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What is misoprostol? What are the uses for misoprostol?
Misoprostol is a synthetic (man-made) prostaglandin that is used to reduce the risk of stomach ulcers in patients treated with nonsteroidal anti-inflammatory drugs (NSAIDs, for example, aspirin, ibuprofen, etc.) that are used for pain and various inflammatory conditions, for example, arthritis. Misoprostol is used primarily in patients at high risk for stomach ulcers when treated with NSAIDs, for example, the elderly, patients with concomitant debilitating diseases, and patients with a history of ulcers. Prostaglandins are chemicals that are made within many organs of the body including the stomach. In the stomach, prostaglandins are believed to protect the inner lining of the stomach from the ulcer-producing effects of NSAIDs. Scientists now believe that NSAIDs produce ulceration by preventing the production of prostaglandins in the stomach. Synthetic prostaglandins such as misoprostol given orally "replace" the prostaglandins whose production is inhibited by NSAIDs and have been shown to protect the lining of the stomach from NSAID-induced ulcers. Misoprostol was approved by the FDA in December 1988.
What brand names are available for misoprostol?
Is misoprostol available as a generic drug?
GENERIC AVAILABLE: Yes
Do I need a prescription for misoprostol?
What are the side effects of misoprostol?
Common side effects include diarrhea and abdominal pain. Diarrhea is more common with higher doses and usually resolves with continued administration. Rarely, profound and persistent diarrhea necessitates stopping the drug. Less common side effects include headache, menstrual cramps, nausea, and flatulence. Allergic reactions have also been reported.
What is the dosage for misoprostol?
The recommended adult oral dose for reducing the risk of NSAID-induced gastric ulcers is 200 mcg four times daily (every 6 hours) with food. If this dose cannot be tolerated, a dose of 100 mcg every 6 hours can be used. The last dose should be taken at bedtime.
Which drugs or supplements interact with misoprostol?
: Misoprostol has no clinically important drug interactions.
Is misoprostol safe to take while pregnant or breastfeeding?
Misoprostol should never be used during pregnancy since it can cause abortion, premature birth, or birth defects. Uterine rupture has been reported when misoprostol was administered to pregnant women to induce labor or to induce abortion beyond the eighth week of pregnancy.
What else should I know about misoprostol?
What preparations of misoprostol are available?
Tablets: 100 and 200 mcg.
How should I store misoprostol?
Tablets should be kept in a dry area with temperatures at or below 25 C (77 F)
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Related Disease Conditions
Peptic Ulcer (Stomach Ulcer)
Peptic or stomach ulcers are ulcers are an ulcer in the lining of the stomach, duodenum, or esophagus. Ulcer formation is related to H. pylori bacteria in the stomach, use of anti-inflammatory medications, and cigarette smoking. Symptoms of peptic or stomach ulcers include abdominal burning or hunger pain, indigestion, and abdominal discomfort after meals. Treatment for stomach ulcers depends upon the cause.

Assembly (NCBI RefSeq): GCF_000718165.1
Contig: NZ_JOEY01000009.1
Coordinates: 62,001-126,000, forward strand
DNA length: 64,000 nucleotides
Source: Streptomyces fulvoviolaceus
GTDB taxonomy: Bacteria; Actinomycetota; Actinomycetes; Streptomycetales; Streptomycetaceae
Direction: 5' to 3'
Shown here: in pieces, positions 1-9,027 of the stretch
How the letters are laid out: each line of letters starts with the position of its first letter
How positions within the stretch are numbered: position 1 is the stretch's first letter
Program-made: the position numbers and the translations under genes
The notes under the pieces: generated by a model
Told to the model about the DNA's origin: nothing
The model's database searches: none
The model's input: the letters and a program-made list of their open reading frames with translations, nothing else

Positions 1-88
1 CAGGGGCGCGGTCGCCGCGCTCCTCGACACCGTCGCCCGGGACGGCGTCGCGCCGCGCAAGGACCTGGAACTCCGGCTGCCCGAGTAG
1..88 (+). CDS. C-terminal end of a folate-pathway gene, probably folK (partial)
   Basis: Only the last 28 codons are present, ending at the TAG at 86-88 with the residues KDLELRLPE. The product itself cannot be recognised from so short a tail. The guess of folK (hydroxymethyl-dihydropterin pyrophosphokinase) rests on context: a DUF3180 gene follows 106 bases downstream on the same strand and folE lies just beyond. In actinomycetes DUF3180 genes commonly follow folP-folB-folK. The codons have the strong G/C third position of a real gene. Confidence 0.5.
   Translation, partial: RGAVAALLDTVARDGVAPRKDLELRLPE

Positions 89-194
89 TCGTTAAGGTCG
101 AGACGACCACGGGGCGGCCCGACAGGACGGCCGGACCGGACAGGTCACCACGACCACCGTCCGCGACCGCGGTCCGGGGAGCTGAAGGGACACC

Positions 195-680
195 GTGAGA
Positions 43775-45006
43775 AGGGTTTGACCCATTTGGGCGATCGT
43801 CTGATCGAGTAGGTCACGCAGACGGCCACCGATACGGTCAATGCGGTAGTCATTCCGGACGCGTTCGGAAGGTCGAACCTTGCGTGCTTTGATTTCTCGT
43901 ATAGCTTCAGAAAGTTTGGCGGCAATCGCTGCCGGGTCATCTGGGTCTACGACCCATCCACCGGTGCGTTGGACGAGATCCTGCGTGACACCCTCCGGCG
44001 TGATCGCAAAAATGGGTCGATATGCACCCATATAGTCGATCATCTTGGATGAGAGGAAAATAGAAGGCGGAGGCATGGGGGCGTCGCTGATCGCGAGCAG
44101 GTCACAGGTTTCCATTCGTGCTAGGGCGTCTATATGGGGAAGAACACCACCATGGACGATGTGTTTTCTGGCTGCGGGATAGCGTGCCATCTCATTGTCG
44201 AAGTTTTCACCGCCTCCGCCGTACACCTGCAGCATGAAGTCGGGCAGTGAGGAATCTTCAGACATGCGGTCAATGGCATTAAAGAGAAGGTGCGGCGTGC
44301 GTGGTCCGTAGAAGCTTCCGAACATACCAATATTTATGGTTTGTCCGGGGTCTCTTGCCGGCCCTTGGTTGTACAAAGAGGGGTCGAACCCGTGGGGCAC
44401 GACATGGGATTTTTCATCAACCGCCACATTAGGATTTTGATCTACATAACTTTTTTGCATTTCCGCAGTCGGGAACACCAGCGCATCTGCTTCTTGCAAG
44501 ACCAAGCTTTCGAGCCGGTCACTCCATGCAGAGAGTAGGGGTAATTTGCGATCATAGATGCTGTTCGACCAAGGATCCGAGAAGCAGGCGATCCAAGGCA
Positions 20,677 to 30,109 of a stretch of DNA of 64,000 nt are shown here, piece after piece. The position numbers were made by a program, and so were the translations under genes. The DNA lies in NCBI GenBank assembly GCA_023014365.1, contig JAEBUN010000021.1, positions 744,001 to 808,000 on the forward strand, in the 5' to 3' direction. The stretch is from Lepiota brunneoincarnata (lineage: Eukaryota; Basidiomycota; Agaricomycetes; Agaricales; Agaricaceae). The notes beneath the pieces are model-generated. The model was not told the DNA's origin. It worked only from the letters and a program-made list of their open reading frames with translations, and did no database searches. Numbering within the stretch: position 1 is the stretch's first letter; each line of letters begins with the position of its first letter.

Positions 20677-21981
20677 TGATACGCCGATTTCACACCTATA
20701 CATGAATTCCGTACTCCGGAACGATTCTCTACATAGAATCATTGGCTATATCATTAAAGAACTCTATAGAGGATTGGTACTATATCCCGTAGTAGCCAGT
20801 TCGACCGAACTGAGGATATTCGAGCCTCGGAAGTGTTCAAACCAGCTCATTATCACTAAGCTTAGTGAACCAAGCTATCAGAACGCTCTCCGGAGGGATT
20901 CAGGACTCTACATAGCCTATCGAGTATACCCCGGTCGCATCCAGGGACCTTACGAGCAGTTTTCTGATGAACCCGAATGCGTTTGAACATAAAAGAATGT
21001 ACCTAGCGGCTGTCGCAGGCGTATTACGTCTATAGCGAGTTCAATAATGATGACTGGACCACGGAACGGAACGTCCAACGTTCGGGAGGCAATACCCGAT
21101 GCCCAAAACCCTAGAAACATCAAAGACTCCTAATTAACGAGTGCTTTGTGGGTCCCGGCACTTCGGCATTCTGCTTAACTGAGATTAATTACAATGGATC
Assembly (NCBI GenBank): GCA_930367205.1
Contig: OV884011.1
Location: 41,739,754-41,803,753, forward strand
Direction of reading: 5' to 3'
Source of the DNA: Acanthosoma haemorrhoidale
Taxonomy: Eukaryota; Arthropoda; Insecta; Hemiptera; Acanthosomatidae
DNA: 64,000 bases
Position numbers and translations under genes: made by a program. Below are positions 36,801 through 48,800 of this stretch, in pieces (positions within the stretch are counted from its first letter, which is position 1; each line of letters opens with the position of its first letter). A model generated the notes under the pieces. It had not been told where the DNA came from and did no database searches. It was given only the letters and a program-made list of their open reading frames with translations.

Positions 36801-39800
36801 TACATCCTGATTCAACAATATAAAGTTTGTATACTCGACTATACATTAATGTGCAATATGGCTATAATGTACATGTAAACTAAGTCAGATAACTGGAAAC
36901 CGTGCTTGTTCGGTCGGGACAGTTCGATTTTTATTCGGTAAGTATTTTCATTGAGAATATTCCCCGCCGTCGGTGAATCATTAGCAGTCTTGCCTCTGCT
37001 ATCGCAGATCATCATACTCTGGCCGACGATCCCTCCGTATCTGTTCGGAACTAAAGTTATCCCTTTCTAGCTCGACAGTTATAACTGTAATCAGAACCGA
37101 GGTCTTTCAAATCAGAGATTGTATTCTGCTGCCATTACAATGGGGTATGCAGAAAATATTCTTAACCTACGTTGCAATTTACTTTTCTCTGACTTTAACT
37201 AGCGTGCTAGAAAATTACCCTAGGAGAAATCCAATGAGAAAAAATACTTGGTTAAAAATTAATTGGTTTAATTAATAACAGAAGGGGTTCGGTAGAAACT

Rheumatoid Arthritis (RA)
Rheumatoid arthritis (RA) is an autoimmune disease resulting in chronic inflammation of the joints, the tissue around the joints, as well as other organs in the body. Early RA signs and symptoms include anemia, both sides of the body affected (symmetric), depression, fatigue, fever, joint deformity, joint pain, joint redness, joint stiffness, joint swelling, joint tenderness, joint warmth, limping, loss of joint function, loss of joint range of motion, and polyarthritis.
Lupus (Systemic Lupus Erythematosus or SLE)
Systemic lupus erythematosus is a condition characterized by chronic inflammation of body tissues caused by autoimmune disease. Lupus can cause disease of the skin, heart, lungs, kidneys, joints, and nervous system. When only the skin is involved, the condition is called discoid lupus. When internal organs are involved, the condition is called systemic lupus erythematosus (SLE).
Arthritis (Joint Inflammation)
Arthritis is inflammation of one or more joints. When joints are inflamed they can develop stiffness, warmth, swelling, redness and pain. There are over 100 types of arthritis, including osteoarthritis, rheumatoid arthritis, ankylosing spondylitis, psoriatic arthritis, lupus, gout, and pseudogout.
Pain management and treatment can be simple or complex, according to its cause. There are two basic types of pain, nociceptive pain and neuropathic pain. Some causes of neuropathic pain include: complex regional pain syndrome, interstitial cystitis, and irritable bowel syndrome. There are a variety of methods to treat chronic pain, which are dependant on the type of pain experienced.
Nonsteroidal Anti-inflammatory Drugs and Ulcers
Nonsteroidal anti-inflammatory drugs (NSAIDs) are prescribed medications for the treatment of inflammatory conditions. Examples of NSAIDs include aspirin, ibuprofen, naproxen, and more. One common side effect of NSAIDs is peptic ulcer (ulcers of the esophagus, stomach, or duodenum). Side effects, drug interactions, warnings and precautions, and patient safety information should be reviewed prior to taking NSAIDs.
Chronic pain is pain (an unpleasant sense of discomfort) that persists or progresses over a long period of time. In contrast to acute pain that arises suddenly in response to a specific injury and is usually treatable, chronic pain persists over time and is often resistant to medical treatments.
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You are encouraged to report negative side effects of prescription drugs to the FDA. Visit the FDA MedWatch website or call 1-800-FDA-1088.